physically and was depressed, but for all that he didn't despair. He had a
strong belief in the unforeseen future that flickered in the distance, and was
considered to be one of the elite members of the Bund and his name
was mentioned in praise in the party newspapers.
With the outbreak of the war which quickly reached Poland, Icze fled from the Zagłębie region to Galicia and arrived in Lviv [Lwów], and from there wanted to continue wandering on to Russia, however his wife did not agree to do so. Hence, he stayed in Lviv [Lwów], which was occupied by the Russian armies by mutual agreement with the Nazis.
a Bund activist
Reb Szlomo Brukner, the father of the family, died in Dąbrowa on the 19th December 1938, about a year before that war at the age of 72. He was always healthy in body and he had the soul of a Hassid who believed in miracles and awaited Divine intervention. His wife Tehila died at the age of 44 in the prime of life from grief at the conscription of her eldest son into the Russian Army. The daughter Miriam was shot to death in the Kraków region by Nazis who took her out of the ghetto. Her husband Erlich survived and lives in Australia. The daughter Jente was murdered in the Auschwitz death camp.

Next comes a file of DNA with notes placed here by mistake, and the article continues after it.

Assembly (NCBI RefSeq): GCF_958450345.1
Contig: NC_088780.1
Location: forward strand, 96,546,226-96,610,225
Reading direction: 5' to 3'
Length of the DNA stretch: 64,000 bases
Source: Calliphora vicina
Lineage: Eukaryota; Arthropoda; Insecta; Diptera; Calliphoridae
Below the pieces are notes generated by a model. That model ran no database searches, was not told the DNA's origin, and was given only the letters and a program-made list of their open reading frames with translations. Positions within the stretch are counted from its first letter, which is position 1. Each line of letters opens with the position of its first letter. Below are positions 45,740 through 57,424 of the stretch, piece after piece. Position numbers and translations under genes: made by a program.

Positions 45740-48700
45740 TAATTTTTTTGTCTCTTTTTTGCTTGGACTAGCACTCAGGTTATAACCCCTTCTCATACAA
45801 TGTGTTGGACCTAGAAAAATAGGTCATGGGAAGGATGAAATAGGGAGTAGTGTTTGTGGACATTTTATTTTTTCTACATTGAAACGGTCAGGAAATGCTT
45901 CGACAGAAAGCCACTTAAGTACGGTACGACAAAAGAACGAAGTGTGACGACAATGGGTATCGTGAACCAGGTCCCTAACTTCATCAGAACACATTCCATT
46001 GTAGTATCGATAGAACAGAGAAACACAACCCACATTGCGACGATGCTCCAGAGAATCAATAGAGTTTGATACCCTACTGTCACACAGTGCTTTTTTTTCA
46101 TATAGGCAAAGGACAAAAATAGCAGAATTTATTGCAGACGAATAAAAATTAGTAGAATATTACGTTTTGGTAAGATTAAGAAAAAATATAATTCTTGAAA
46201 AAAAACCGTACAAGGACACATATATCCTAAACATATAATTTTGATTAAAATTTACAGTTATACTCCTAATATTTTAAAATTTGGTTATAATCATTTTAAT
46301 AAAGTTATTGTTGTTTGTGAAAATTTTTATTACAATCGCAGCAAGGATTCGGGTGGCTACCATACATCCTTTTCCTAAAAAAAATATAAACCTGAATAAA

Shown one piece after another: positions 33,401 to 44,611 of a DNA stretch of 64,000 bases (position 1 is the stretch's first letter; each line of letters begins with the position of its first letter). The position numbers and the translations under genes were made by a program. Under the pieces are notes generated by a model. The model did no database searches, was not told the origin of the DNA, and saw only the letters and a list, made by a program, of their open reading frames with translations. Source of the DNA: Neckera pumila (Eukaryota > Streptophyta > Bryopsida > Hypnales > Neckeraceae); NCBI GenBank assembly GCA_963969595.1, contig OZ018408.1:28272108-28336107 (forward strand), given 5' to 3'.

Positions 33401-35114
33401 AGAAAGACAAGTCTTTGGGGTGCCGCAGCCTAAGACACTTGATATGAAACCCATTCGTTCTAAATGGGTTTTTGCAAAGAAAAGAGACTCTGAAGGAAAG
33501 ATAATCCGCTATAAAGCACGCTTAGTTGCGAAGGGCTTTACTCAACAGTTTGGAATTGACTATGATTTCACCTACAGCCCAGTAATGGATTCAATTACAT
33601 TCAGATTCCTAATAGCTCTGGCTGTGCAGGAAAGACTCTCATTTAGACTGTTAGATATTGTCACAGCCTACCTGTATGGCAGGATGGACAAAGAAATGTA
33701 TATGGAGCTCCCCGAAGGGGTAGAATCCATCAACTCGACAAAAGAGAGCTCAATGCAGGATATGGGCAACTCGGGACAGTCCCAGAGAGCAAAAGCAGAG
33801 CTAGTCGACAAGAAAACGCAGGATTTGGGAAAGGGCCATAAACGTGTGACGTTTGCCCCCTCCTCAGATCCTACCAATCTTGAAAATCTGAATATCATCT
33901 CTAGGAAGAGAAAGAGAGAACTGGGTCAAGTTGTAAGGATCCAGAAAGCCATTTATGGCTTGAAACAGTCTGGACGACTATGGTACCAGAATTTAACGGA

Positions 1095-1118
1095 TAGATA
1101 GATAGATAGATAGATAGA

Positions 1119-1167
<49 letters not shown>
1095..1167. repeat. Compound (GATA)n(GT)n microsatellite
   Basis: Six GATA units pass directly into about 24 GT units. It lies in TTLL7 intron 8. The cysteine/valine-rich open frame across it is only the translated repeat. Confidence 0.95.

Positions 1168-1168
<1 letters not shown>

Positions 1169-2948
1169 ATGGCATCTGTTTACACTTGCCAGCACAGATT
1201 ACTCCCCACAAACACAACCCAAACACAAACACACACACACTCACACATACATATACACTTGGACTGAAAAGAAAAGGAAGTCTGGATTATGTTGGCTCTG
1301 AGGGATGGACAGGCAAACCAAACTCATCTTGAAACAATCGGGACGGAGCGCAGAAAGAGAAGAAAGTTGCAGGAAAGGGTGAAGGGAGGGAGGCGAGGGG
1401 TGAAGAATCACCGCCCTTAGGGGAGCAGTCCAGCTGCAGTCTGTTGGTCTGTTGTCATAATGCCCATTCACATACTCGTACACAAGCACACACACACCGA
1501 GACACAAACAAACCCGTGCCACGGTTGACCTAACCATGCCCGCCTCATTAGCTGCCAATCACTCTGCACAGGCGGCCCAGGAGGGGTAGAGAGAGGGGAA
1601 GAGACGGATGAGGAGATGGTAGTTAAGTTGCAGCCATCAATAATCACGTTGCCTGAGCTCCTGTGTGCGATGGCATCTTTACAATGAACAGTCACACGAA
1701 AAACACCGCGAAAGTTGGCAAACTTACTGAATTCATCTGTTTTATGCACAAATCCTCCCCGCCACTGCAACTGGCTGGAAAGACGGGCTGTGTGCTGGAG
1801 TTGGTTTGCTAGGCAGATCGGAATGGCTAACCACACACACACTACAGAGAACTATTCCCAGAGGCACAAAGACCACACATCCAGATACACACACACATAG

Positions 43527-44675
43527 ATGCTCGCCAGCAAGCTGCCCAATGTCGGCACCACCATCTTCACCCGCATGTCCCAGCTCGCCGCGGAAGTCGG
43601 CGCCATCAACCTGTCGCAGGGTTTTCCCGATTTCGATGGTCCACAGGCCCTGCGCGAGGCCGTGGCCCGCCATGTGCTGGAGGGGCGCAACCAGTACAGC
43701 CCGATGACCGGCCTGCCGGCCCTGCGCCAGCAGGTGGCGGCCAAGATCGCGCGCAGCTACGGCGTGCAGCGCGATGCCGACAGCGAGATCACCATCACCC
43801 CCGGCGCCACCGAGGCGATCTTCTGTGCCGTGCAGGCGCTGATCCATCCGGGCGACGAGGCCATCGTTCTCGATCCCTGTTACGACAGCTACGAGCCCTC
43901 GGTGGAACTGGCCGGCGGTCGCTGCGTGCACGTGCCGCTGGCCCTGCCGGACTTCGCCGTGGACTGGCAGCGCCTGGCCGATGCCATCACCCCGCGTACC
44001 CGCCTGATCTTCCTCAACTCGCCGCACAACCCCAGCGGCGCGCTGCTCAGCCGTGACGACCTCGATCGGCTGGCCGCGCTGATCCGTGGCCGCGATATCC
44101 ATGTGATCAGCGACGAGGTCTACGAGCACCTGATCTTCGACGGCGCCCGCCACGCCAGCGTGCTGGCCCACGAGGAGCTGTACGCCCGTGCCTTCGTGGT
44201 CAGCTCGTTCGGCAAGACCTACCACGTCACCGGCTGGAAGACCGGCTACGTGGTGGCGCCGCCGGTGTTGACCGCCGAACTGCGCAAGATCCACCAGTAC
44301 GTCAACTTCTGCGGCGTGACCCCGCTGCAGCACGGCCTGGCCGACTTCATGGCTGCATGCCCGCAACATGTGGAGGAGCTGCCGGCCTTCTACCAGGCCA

The daughter Bella stayed alive after experiences that she endured during the war years in various camps. Her husband, Naftali, and son, Szmuel, were murdered in 1945, a few days before the collapse of the Nazis and their retreat from Poland. Bella was sent to the Ottmuth (Otmet) camp in Silesia, and from there continued wandering to various camps including Ludwigsdorf and Górlitz. After the war ended she returned to Poland. She found herself alone from the family that had been annihilated by the Nazis and in 1947 married Dawid Szwajcer from Sosnowiec, one of the survivors. In 1959 they made aliyah to Israel and settled in Ramat Gan. I managed to learn from Bella all the details of the family. In her words she always stood by her brother Icze in the period of isolation from his family, and also in periods of distress helped him as much as possible.
Icze died in the Holocaust together with six million Jewish souls. May his soul
be entwined in the martyred souls who fell for their and in their death they
signaled the revival of the State of Israel.